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River & Mercantile UK Dynamic Equity - searching for diamonds in the rough

Dominic Rowles | Wed 15 May 2019

Investments can go down as well as up so there is always a danger that you could get back less than you invest. Nothing here is personalised advice, if unsure you should seek advice.
  • New manager William Lough uses a similar investment process to his predecessor
  • Lough didn’t do as well as the broader UK stock market over the past year
  • He has a short track record and his fund isn’t on the Wealth 50

Our view

William Lough took responsibility for the River & Mercantile UK Dynamic Equity Fund when Philip Rodrigs, the fund's previous manager, left the company in February 2018. Lough previously served as an analyst on River & Mercantile's Equity Research team but doesn’t have a track record running a fund in his own right.

We think it's important for a fund manager to have a long track record. Positive performance over the long term is one of the things that give us the confidence to hold on to a fund, even when the going gets tough and they hit a snag.

We're encouraged he has the backing of an experienced team, and uses the established River & Mercantile investment process. But we prefer to invest with managers who have long, successful track records so we're not considering his fund for a position on the Wealth 50 list of our favourite funds. We'll keep an eye on how his career develops and let investors know if our views change.

How's the fund invested?

The manager invests in companies he believes have been overlooked by other investors, meaning their share price doesn’t properly reflect their prospects. They come in all shapes and sizes but can broadly be split into four sections.

Growth

This section includes companies the manager thinks are capable of rapid earnings and share price growth whose prospects have been underestimated by other investors. A new investment in leisure cruise company Carnival is an example. Its share price was held back by concerns that pressure from competitors could force the company to cut prices. But the manager thinks demand for cruises will remain strong, boosted by rising and increasingly wealthy populations in emerging markets.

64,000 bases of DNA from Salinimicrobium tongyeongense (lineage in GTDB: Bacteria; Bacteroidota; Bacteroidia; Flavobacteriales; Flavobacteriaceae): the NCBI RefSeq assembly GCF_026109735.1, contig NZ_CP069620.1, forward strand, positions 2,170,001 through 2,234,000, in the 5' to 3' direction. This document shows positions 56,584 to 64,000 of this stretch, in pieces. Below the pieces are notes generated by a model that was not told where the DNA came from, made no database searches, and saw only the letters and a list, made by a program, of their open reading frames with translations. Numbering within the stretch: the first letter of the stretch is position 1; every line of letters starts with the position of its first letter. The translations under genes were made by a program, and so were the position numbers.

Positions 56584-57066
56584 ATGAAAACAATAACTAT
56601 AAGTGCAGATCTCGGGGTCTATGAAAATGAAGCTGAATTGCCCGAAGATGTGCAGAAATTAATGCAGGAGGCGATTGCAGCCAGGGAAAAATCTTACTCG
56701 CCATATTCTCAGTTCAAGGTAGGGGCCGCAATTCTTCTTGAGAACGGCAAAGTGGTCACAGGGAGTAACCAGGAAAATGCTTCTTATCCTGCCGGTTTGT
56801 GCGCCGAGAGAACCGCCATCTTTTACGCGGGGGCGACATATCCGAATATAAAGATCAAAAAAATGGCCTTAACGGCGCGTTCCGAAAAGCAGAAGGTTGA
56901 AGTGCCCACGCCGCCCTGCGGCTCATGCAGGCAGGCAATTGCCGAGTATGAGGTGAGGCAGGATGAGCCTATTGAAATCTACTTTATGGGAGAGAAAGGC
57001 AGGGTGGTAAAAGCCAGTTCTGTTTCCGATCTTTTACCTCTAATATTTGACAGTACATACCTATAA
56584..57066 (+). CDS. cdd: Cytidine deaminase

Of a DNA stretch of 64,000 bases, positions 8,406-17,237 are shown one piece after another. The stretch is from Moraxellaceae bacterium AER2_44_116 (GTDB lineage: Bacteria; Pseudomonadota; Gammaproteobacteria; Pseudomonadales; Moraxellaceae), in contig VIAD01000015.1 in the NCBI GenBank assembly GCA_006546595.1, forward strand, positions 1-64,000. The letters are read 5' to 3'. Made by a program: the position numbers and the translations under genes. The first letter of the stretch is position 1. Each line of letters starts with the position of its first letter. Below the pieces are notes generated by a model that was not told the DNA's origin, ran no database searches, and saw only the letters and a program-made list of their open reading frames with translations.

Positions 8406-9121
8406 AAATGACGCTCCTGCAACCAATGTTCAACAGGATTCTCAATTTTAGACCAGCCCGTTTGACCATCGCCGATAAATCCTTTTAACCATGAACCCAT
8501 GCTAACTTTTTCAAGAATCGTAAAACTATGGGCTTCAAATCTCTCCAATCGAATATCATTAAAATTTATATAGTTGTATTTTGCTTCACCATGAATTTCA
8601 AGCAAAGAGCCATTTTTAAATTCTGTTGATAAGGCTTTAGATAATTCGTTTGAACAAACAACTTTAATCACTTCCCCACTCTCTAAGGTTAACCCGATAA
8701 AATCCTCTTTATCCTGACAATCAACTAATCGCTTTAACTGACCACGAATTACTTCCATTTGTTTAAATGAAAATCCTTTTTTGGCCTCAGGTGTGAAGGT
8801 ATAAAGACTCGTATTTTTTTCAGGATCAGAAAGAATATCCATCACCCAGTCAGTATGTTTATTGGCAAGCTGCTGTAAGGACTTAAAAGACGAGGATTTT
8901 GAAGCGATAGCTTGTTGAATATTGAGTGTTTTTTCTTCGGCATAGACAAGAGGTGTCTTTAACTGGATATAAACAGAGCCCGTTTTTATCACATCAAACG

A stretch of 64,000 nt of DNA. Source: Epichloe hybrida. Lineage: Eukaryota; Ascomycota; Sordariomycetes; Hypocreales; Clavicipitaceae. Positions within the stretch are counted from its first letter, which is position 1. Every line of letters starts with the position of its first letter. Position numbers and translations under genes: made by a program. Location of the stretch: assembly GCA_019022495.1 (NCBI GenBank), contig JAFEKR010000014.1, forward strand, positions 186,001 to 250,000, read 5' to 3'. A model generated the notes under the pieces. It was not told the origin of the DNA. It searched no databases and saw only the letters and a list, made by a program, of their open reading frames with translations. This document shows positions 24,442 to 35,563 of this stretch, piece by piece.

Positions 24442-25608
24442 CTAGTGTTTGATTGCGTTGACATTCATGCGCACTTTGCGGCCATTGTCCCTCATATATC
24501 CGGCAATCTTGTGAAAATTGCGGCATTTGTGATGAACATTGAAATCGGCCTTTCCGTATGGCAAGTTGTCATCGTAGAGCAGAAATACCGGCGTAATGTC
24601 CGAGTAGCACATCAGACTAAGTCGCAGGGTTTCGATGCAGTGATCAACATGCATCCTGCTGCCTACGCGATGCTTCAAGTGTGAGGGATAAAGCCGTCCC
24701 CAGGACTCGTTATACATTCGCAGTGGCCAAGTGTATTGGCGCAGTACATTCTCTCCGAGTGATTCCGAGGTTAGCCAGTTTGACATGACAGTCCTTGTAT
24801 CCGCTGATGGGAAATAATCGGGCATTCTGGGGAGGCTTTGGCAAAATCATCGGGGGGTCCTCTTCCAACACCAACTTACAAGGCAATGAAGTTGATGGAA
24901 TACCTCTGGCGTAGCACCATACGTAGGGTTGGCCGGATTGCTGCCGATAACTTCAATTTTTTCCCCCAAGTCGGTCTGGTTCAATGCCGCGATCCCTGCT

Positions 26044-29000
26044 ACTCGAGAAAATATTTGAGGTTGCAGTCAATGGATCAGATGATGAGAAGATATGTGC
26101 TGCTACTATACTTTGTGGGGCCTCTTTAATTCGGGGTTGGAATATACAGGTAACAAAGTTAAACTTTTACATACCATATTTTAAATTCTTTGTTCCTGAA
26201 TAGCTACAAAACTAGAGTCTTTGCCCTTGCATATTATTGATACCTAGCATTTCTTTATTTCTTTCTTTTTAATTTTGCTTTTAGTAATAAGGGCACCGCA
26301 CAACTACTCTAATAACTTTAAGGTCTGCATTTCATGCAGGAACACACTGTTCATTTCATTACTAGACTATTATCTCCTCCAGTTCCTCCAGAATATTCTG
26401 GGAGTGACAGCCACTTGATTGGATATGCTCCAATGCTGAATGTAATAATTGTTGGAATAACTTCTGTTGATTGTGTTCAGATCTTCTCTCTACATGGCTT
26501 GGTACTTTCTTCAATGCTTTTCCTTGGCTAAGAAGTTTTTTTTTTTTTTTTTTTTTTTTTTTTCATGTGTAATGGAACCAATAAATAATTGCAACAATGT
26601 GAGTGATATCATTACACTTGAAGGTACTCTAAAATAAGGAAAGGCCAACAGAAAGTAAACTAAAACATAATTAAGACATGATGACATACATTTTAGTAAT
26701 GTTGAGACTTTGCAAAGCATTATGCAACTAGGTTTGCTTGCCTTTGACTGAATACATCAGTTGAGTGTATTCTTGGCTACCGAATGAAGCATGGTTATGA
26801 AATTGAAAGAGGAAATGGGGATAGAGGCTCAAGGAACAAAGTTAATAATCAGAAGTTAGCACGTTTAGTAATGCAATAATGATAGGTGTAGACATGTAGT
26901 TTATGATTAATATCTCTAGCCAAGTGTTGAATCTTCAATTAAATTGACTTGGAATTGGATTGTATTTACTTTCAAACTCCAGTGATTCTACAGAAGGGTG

Quality

Quality companies typically generate reliable dividends and growth over the long term. Tate and Lyle sits in this portion of the fund. It's a global provider of ingredients for the food and drink industry. The company's relatively stable earnings mean it can reinvest into areas with the potential to grow more strongly, such as healthier food and drink products where demand is on the rise.

Recovery

Companies in this part of the fund have been through a difficult period, but the manager thinks they're capable of a recovery. Specialist packaging and component maker Essentra is a relatively new investment. Its share price has struggled in recent years because of a poor corporate strategy implemented by a previous CEO. But the old CEO's been replaced and William Lough thinks the new management team's doing a good job. He expects the company's earnings to grow over the next few years which could boost the share price.

Asset-backed

Companies in this section of the fund own plenty of assets but are often overlooked by investors who focus on short-term earnings. A recent investment in telecoms giant Vodafone is an example. The manager thinks the company's current value is well below what it would cost to replace it – a potential indicator that the share price is too low. The company's also trying to improve investors' returns by cutting costs.

Please note the manager has the flexibility invest in derivatives which, if used, adds risk.

How's the fund performed?

The fund's risen 0.2%* since William Lough took control. The broader UK stock market rose 7.2%. Our analysis shows the fund didn’t do as well as the broader sectors, and size of company, the manager typically invests in. This means his stock-picking hindered returns. This is a very short period of time to judge performance though and past performance shouldn’t be seen as a guide to the future.

Annual percentage growth
Apr 14 -
Apr 15
Apr 15 -
Apr 16
Apr 16 -
Apr 17
Apr 17 -
Apr 18
Apr 18 -
Apr 19
River & Mercantile UK Dynamic Equity 7.2% -2.0% 25.8% 5.4% -1.2%
FTSE All-Share 7.5% -5.7% 20.1% 8.2% 2.6%

Past performance is not a guide to the future. Source: *Lipper IM to 30/04/2019

One of the weakest performers was online gaming company 888 Holdings. It struggled amid concerns US gambling regulations could tighten. It wasn’t all bad news though. UK sportswear retailer JD Sports bucked the trend in the UK high street and grew sales more than expected. Online vehicle marketplace Auto Trader also delivered strong returns.

Find out more about this fund including charges

River & Mercantile UK Dynamic Equity key investor information

Important information - Please remember the value of investments, and any income from them, can fall as well as rise so you could get back less than you invest. This article is provided to help you make your own investment decisions, it is not advice. If you are unsure of the suitability of an investment for your circumstances please seek advice. No news or research item is a personal recommendation to deal.


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